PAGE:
- Directors: George Cukor
- Producers: Jack L Warner
- Writers: Alan Jay Lerner, George Bernard Shaw
- Genres: Drama, Family, Musical, Romance
- Actors: Audrey Hepburn, Rex Harrison, Jeremy Brett
In London, Henry Higgins (Rex Harrison), an arrogant, irascible, misogynistic professor of phonetics, believes that it is the accent and the tone of one’s voice which determines a person’s prospects in society. He boasts to a new acquaintance, Colonel Pickering (Wilfrid Hyde-White), himself an expert in phonetics, that he can teach any woman to speak so “properly” that he could pass her off as a duchess at an embassy ball, even Eliza Doolittle (Audrey Hepburn), a young flower seller with a strong Cockney accent.
Eliza goes to Higgins’ house and offers to pay for speech lessons. Her great ambition is to work in a flower shop, but her thick working-class accent makes her unsuitable for such a position. All she can afford to pay is a shilling per lesson. Pickering, who is staying with Higgins, is intrigued by the idea and bets Higgins all the expenses that he will not be able to do it. Higgins accepts.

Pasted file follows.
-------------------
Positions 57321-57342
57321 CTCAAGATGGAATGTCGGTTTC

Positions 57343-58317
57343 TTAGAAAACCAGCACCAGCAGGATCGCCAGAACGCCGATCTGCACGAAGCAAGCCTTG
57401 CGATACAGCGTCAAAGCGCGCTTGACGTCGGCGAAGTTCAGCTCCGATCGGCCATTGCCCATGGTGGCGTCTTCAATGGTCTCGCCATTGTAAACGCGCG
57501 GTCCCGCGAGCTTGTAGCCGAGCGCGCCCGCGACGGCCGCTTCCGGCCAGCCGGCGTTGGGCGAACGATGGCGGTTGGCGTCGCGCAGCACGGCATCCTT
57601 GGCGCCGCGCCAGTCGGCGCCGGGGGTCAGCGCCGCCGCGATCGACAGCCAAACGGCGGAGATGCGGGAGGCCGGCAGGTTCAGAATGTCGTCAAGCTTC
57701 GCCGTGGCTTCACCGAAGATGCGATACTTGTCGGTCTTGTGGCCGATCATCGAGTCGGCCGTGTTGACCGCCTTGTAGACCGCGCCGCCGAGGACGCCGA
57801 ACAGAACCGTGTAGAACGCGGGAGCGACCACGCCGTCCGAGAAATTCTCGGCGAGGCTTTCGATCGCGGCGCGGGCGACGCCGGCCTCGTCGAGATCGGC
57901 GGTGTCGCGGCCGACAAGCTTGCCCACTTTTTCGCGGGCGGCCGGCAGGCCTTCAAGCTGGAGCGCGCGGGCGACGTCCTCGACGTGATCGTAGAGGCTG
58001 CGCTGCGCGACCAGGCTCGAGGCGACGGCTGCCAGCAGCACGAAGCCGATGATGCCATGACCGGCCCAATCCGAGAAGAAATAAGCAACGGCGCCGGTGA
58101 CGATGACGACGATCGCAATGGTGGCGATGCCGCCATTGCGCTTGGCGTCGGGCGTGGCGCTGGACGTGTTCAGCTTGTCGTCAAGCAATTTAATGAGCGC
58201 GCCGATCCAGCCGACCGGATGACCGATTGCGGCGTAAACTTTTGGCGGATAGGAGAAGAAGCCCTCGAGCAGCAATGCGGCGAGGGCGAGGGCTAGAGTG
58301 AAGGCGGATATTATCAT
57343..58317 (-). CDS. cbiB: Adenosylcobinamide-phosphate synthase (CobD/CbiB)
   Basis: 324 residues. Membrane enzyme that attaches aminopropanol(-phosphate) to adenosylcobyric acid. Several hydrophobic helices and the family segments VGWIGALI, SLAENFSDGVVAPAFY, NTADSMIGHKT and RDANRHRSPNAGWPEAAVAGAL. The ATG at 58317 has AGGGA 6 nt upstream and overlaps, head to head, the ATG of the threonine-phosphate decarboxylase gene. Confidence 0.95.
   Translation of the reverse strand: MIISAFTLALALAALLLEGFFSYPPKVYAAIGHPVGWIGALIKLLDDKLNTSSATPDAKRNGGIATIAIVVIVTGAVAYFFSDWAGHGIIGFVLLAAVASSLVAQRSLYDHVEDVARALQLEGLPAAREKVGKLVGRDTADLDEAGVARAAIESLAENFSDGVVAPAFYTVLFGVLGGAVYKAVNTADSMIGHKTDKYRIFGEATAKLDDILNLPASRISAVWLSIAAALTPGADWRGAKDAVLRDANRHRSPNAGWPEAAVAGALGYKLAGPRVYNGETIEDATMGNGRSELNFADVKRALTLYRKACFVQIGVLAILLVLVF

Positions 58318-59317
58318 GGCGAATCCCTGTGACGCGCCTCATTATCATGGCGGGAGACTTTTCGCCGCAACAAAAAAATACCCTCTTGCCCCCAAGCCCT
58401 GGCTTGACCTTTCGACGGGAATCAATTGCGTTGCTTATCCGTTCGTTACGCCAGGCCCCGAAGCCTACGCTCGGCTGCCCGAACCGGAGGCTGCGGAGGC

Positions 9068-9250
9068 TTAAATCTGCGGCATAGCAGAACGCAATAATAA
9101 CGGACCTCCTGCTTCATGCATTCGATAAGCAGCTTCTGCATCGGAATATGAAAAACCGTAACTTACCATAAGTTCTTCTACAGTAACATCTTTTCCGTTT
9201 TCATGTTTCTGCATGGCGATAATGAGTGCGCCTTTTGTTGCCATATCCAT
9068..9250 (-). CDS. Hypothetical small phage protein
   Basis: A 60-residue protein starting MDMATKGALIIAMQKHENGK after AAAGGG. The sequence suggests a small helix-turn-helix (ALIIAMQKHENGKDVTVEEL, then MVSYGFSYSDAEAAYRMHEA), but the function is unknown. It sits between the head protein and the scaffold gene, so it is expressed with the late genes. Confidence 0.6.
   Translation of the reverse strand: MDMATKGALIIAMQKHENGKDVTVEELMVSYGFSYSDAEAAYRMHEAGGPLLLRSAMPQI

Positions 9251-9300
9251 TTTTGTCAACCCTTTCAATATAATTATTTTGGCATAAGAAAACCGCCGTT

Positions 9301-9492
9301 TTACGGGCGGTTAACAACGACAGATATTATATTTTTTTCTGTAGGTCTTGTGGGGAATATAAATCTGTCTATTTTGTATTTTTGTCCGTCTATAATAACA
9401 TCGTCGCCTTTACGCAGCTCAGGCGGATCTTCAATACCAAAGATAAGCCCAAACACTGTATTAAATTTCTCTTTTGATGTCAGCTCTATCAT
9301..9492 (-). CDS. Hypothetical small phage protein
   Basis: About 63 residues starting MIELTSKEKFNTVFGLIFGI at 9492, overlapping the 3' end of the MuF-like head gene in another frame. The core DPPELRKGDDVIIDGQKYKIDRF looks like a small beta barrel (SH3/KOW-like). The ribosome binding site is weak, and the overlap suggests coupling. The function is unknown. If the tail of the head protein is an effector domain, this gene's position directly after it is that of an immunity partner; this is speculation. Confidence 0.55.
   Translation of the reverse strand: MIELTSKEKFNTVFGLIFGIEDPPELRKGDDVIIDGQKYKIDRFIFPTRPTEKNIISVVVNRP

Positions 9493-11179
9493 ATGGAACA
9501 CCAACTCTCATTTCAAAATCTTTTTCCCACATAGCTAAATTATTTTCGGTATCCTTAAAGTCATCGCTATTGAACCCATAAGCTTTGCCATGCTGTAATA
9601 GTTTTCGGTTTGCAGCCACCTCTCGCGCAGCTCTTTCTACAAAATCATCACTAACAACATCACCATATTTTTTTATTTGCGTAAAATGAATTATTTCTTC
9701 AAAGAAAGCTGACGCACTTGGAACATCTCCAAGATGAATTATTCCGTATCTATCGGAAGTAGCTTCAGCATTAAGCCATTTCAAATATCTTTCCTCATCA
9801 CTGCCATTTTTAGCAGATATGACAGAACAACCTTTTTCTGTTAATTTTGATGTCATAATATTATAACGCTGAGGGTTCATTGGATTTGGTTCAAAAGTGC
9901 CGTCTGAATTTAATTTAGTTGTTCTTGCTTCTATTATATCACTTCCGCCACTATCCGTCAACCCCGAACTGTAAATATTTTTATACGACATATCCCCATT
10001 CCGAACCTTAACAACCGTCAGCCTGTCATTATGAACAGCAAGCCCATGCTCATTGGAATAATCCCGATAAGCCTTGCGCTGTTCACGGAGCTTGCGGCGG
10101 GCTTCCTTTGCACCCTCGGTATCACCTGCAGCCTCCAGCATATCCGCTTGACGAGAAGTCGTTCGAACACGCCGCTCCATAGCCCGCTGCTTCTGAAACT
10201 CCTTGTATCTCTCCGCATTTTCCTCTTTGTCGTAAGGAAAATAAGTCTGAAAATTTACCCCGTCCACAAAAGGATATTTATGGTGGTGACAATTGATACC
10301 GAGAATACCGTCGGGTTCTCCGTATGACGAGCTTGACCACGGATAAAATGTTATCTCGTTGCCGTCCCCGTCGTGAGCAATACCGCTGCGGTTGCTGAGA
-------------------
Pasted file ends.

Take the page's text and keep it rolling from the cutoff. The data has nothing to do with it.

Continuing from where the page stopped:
Eliza’s father, Alfred P. Doolittle (Stanley Holloway), a dustman, arrives three days later, ostensibly to protect his daughter’s virtue, but in reality simply to extract some money from Higgins, and is bought off with Â£5. Higgins is impressed by the man’s genuineness, his natural gift for language, and especially his brazen lack of morals (Doolittle explains, “Can’t afford ’em!”).
Higgins makes his way home, stubbornly predicting that Eliza will be ruined without him and come crawling back. However, his bravado collapses and he comes to the horrified realization that he has “grown accustomed to her face”. He is reduced to playing an old phonograph recording of her voice lessons. Then, to his great delight, Eliza returns.